Written by Gracia N JonesPublished: 11 June 2010
Emma’s Lost Infants: A Review concerning the burial places of Emma’s lost children and activities by the Smith Family for the marking of family graves By Gracia N. Jones
Emma faced the tragedy of losing, in infancy, six of the eleven babies who came into her motherly arms. Emma’s sorrow over the loss of her babies was intense, but she was blessed to keep and raise five to whom she was a devoted mother.
For those of us living in a day and age when infant mortality is quite rare, it is hard to comprehend what it would have been like in the mid-19th century when women frequently either lost their own life, or their baby in childbirth.
Emma’s first baby, Alvin, was born 15 June 1828 at Harmony, Pennsylvania. His impending birth interrupted the translation work of the Book of Mormon, so Martin Harris, who was serving as Joseph’s scribe at the time, went back to New York State taking the first segment of the manuscript with him. A few days later, Emma nearly lost her life following the difficult birth; her baby, born with un-described birth defects, survived only a short time. He is buried in the McCune Cemetery at Harmony.
Next Emma gave birth to twins, Thadeus and Louisa, who were born 30 April 1831 at the Morley Farm near Kirtland, Ohio. They died within a few hours of their birth, and their unmarked graves are undoubtedly some place on the Morley Farm. The loss was terrible for Emma.
Sorrow was followed by joy for Emma. Twins Joseph and Julia Murdock, born 1 May were brought to Emma’s arms. Their own mother died shortly after they were born, and their father, unable to care for them, allowed Emma and Joseph to adopt them. She took them to her bosom, loved them, and treasured them, until tragedy struck. A mob broke into their home and dragged Joseph outside, where they beat, tarred, and feathered him. In the process of this event, the babies, who were sick with the measles, were exposed to the cold night air. A few days later on 29 March 1832, little Joseph Murdock Smith died of complications brought on by this exposure. He was buried somewhere on the John Johnson farm at Hyrum, Ohio. His grave is also unmarked.
Emma was eventually blessed with four children who lived to maturity: Joseph III, born 6 November 1832, Frederick born 20 June 1836, Alexander born 2 June 1838, and David Hyrum born 17 November 1844. These sons brought joy and fulfillment to Emma in her motherhood, but she would lose two more infant sons, this time in Nauvoo, Illinois.
A year after the Smith’s moved to Commerce, (later named Nauvoo), in Hancock County, Illinois, Emma’s seventh baby, Don Carlos was born on 15 June 1840 in the shelter of the Old Homestead. He was named for his uncle, his father’s youngest brother, Don Carlos, who was frequently referred to in writing as ‘Carloss’.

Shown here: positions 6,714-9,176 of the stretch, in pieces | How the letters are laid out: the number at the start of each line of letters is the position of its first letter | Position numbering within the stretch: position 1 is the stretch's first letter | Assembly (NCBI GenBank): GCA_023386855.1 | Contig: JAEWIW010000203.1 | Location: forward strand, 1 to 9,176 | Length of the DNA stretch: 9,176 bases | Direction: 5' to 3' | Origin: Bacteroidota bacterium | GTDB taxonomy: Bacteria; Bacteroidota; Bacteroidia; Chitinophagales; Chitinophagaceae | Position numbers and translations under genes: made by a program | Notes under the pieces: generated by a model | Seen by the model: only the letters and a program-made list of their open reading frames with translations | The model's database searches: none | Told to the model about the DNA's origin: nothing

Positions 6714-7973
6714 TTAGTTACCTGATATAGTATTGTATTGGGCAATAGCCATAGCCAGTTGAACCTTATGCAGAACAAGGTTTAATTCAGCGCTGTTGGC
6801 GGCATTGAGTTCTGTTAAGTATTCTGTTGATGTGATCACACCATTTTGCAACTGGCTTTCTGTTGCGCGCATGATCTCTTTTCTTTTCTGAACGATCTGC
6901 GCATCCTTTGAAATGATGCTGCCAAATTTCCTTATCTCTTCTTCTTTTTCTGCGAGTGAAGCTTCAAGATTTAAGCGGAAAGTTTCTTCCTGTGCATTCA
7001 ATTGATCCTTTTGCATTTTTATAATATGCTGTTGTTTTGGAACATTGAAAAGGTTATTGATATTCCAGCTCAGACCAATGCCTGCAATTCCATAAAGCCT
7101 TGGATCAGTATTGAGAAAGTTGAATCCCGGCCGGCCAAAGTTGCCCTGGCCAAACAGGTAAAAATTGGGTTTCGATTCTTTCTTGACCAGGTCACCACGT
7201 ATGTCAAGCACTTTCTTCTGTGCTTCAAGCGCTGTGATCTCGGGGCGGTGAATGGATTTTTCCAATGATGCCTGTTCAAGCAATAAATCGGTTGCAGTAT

Little Don Carlos thrived and was much adored by his mother, father, older brothers and sister, Julia. Then a dread sickness, prevalent in the summer of 1841, took the life of Uncle Don Carlos Smith on 7 August 1841. A week later, Emma and Joseph’s precious baby Don Carlos died on 15 August. Emma took this loss harder than all the others, because she had him longer, and the family had become very attached to him.
It has long been known that Emma lost another baby son in Nauvoo. Until the Bible record was found, it had been believed Emma’s unnamed son was born 25 December 1842. This happened because someone misread a journal entry for that date as saying Emma was “sick with Child” instead of ‘sick with a chill.’ This error has persisted in printed histories for over a century. However, the question is settled since Emma herself wrote the entry: “The 7th Son b & d 6 Feb 1842.” (copy of this record in author’s possession provided by Buddy Youngreen in 1976.)
Over the years most of us have not given a thought about where those babies were buried. If they were thought of at all, it has been assumed they were buried in unmarked graves along with other family graves in the yard of the Old Homestead which was Joseph and Emma’s home from 1839 to 1843. The fact is, according to evidence compiled by Lachlan MacKay, in his article, “A Brief History of the Smith Family Nauvoo Cemetery”, there were no burials in the yard of the Homestead until the bodies of Joseph and Hyrum were buried there sometime in the late fall or winter of 1844. (Mormon Historical Studies, Fall 2002) MacKay sites an article by Fred E. Woods, “Cemetery Records of William D. Huntington, Nauvoo Sexton,” which presents the full text of the record kept by Huntington, who was Sexton for the Old Nauvoo Cemetery from 1839 until his departure to the west in 1846. (Mormon Historical Studies, Spring 2002)
The Old Nauvoo Cemetery was located in “a square area south of White Street to a point about one quarter block north of Hotchkiss Street. The cemetery’s west boundary was near Jenetta Richard’s grave just west of Durphy Street, and it extended east across Durphy.” It extended a short way into what is now Nauvoo State Park. (Ida Blum, Nauvoo Gateway To the West printed and published by Ida Blum, 1971 through the Journal Printing Company, Carthage, Illinois.) Woods explains that before June 1842, this cemetery was the most used by the Saints, although “in May 1841, a new burying ground of ten acres had been purchased outside the city limits.” (HC 4:353) Eventually the Old Nauvoo Cemetery was closed due to changes in city planning, and all the bodies were eventually relocated.
Huntington’s record documents that Emma’s babies, who died in 1841 and 1842, were buried first in the Old Nauvoo Cemetery, as were several others of the Smith family including Father Joseph Smith Sr. in 1840, Mary Bailey Smith wife of Samuel H. Smith in 1841, infant daughter of Samuel and Mary, and even Samuel H. Smith who died in 1844. Also buried there were Sophronia C. Smith daughter of Don Carlos and Agnes Smith, as well as Hyrum’s seven-year-old son Hyrum Jr., and others.
Huntington’s record is of great value, even though it contains a few confusing errors, as in the case of Emma’s babies. The babies are listed out of order, placing the “unnamed Infant son of Joseph Smith” before that of the son named Don Carlos Smith. Woods also had some typing errors in his reproduction of the record of Don Carlos, stating the child’s age as 1 year 9 months, instead of 1 year 2 months, as is accurately shown in the photocopy of the actual record which Woods included in the appendix of his article.